“The Breathing Method” is a novella that exists in an odd place in the legacy of author Stephen King and the history of Stephen King adaptations. The story is one of four that is included in the beloved 1982 collection Different Seasons, and while the other three titles in the omnibus have inspired adaptations – namely Frank Darabont’s The Shawshank Redemption, Rob Reiner’s Stand By Me, and Bryan Singer’s Apt Pupil – it is a work of fiction that presently only exists on the page.
Back in 2012, director Scott Derrickson and screenwriter Scott Teems began efforts to change that history, developing a movie based on the novella with Blumhouse Productions. And while it’s been about a decade since the project was first announced, the filmmakers are not giving up on the idea that it could exist someday in some form.
With his new movie, the critically acclaimed The Black Phone (based on the short story by Stephen King’s son, Joe Hill) set to arrive on Blu-ray next week, Scott Derrickson was recently a guest on CinemaBlend’s ReelBlend podcast, and The Breathing Method was a project that came up in conversation. The filmmaker was asked about the idea of making a King adaptation at some point in the future, and Derrickson explained that he still has hope for his big screen version of the Different Seasons novella:
“The Breathing Method” is a strange story in that it has two different narrative levels. The narrator of the story is a lawyer who is invited to join a tremendously exclusive New York men’s club. The group meets in a gorgeous space with books and games, but the gentlemen’s true passion is storytelling.
The title of the novella comes from a tale that the narrator hears told by an elderly physician named Dr. Emlyn McCarron, who discusses his experience with a pregnant woman named Sandra Stansfield from when he was practicing medicine back in the 1930s. To help her with her labor, Dr. McCarron has her practice a technique called The Breathing Method – and while I won’t get too far into the details, I will say that the story has a macabre and creepy conclusion.
Earlier this year, I had the chance to interview screenwriter Scott Teems, and he went into more detail about the long road that the Breathing Method movie has taken through development hell. The screenwriter credits the project for helping him forge relationships with Scott Derrickson and producer Jason Blum, but explains that the development hit a brick wall because there was a point when the movie was sold to The Weinstein Company. Said Teems,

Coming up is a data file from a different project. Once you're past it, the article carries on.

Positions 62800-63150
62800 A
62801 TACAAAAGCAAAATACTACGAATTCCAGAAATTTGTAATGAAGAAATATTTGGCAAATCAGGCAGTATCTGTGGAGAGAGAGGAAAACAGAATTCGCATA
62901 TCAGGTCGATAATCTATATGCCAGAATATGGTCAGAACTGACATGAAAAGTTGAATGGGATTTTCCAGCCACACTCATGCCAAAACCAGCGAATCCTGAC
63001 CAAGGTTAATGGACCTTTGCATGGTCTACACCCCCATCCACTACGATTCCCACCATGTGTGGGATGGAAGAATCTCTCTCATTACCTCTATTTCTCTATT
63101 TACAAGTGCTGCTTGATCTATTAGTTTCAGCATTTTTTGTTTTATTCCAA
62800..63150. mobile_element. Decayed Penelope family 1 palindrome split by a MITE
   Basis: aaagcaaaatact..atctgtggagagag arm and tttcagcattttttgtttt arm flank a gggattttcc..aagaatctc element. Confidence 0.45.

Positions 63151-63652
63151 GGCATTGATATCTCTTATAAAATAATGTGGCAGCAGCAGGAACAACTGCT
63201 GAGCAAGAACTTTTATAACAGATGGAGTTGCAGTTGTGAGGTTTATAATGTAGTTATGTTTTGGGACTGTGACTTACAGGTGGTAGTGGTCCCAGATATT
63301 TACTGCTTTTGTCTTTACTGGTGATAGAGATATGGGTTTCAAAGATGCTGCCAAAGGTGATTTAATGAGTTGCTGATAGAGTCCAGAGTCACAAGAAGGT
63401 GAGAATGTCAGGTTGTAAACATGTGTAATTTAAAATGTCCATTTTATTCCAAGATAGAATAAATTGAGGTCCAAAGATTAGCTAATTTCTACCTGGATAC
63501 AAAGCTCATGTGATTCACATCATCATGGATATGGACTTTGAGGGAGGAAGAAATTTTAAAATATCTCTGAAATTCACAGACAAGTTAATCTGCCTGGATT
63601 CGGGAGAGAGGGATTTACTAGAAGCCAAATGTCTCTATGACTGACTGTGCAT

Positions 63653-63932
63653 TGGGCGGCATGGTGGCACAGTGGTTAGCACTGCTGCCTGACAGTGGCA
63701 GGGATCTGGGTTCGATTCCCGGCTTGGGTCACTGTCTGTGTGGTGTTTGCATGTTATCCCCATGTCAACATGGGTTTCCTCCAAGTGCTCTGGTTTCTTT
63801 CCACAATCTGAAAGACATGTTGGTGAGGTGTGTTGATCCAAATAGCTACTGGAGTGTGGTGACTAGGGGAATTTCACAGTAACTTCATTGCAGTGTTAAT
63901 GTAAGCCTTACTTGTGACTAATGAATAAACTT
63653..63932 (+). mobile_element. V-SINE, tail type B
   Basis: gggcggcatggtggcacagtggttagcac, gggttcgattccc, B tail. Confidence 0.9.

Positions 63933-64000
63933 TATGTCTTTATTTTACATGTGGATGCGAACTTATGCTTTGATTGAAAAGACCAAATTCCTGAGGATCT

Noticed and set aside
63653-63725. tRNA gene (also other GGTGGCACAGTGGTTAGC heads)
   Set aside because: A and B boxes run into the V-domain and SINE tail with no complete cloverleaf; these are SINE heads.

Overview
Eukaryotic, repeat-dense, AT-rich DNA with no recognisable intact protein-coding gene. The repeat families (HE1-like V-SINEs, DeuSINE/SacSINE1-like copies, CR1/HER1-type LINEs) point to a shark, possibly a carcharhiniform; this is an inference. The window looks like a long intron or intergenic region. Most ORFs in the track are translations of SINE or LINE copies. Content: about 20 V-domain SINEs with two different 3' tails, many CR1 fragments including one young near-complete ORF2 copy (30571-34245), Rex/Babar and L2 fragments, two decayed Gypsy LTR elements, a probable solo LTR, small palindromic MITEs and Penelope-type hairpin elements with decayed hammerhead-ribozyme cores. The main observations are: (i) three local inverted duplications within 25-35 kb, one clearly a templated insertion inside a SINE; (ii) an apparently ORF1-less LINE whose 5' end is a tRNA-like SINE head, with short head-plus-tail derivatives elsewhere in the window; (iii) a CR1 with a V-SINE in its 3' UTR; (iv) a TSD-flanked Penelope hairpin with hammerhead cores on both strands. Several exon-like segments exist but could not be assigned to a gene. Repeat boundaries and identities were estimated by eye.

In 2017, Harvey Weinstein was accused of sexual abuse by dozens of women, and in 2020 he was found guilty and sentenced to 23 years in prison. The part of the “fallout” that Scott Teems is referring to is the fact that The Weinstein Company was forced to declare Chapter 11 bankruptcy as a result of the scandal.
There admittedly isn’t a high number of projects that have managed to survive a decade in development hell with the original filmmakers still attached, but Scott Teems is determined to have The Breathing Method be one of them. The adaptation has evolved over the years, and been changed for different mediums, but the writer has faith that it will one day get made in some form. Said Teems,
The sibling stories to “The Breathing Method” in Different Seasons inspired two of the best Stephen King movies ever in The Shawshank Redemption and Stand By Me, and if the adaptation has even half the quality of either of those movies, it will hopefully get financed tomorrow.
While waiting for The Breathing Method to finally come together, horror fans can check out Scott Derrickson’s The Black Phone, which is now available for digital rental and purchase, and the Blu-ray arrives on Tuesday, August 16. To keep track of all the Stephen King projects that are in the works in Hollywood, our Upcoming Stephen King Movies and TV guide is a great resource, and our Adapting Stephen King column has been exploring the long history of King adaptations weekly since May 2021.
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NJ native who calls LA home and lives in a Dreamatorium. A decade-plus CinemaBlend veteran who is endlessly enthusiastic about the career he’s dreamt of since seventh grade.